After its passage, the NYC Salary Disclosure Law was met with criticism from certain business groups and government officials.[10] In a letter to the Council dated April 4, 2022, the five borough chambers of commerce and the Partnership for New York City argued that requiring the inclusion of minimum and maximum salaries may not be the “most appropriate tool” for achieving gender and racial pay parity for the New York labor market.[11] The letter also asserted that most of approximately 200,000 businesses and 30,000 nonprofit organizations subject to the NYC Salary Disclosure Law had no knowledge of the legislation, which was introduced in the middle of a local labor shortage.[12] The letter also urged the Council to adopt a number of amendments to the law, including pushing back the effective date, exempting small businesses and nonprofit organizations from the law, clarifying that the law applies only to jobs that are located at least partly in New York, and exempting industries with “severe labor shortages.”[13]

On April 28, 2022, about three weeks before the NYC Salary Disclosure Law was scheduled to become effective, the Council voted to introduce a bill that would amend the pending law. According to the Council, the amendment “clarifies aspects of [the NYC Salary Disclosure Law] to ensure successful implementation by adding language about its application to hourly paid employees, limiting any unintended consequences for small employers lacking back-office operations, and maintaining strong salary transparency requirements.”[14] The Council noted that the amended bill “resulted from broad engagement with the various stakeholders that thoughtfully addressed concerns and led to a mutually agreed-upon solution by all parties.”[15]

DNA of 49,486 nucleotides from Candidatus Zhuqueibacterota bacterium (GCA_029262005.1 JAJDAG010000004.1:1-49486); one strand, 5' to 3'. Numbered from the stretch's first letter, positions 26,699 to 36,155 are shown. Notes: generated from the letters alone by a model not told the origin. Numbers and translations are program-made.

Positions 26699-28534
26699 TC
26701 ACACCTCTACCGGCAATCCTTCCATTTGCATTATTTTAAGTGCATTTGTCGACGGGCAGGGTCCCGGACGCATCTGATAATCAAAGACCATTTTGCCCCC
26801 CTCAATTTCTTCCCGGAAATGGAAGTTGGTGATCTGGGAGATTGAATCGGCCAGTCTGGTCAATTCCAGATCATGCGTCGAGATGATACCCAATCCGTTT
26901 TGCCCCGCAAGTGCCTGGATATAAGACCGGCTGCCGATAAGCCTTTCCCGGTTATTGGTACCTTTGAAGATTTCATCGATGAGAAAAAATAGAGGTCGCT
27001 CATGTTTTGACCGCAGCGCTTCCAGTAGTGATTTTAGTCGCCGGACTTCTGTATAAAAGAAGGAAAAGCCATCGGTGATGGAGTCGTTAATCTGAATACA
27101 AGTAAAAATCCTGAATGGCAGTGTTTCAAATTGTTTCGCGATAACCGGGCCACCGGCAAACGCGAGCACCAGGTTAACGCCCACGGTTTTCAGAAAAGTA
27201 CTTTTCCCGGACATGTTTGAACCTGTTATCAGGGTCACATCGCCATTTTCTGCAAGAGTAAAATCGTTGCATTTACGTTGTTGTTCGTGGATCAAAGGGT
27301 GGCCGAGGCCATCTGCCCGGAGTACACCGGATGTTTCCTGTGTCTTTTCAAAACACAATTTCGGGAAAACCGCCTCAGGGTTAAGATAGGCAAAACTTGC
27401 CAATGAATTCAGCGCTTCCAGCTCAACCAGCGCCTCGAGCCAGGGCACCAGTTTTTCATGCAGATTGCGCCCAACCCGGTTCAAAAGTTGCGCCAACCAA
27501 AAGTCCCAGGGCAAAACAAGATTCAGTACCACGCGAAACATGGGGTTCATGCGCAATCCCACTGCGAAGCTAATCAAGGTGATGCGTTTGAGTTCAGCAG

During a hearing on the proposed amendments to the NYC Salary Disclosure Law held on May 12, 2022, Mayor Adams signed the bill into law.[16]

The Amended NYC Salary Disclosure Law

As discussed above, the amended bill postpones the effective date of the NYC Salary Disclosure Law from May 15, 2022 to November 1, 2022.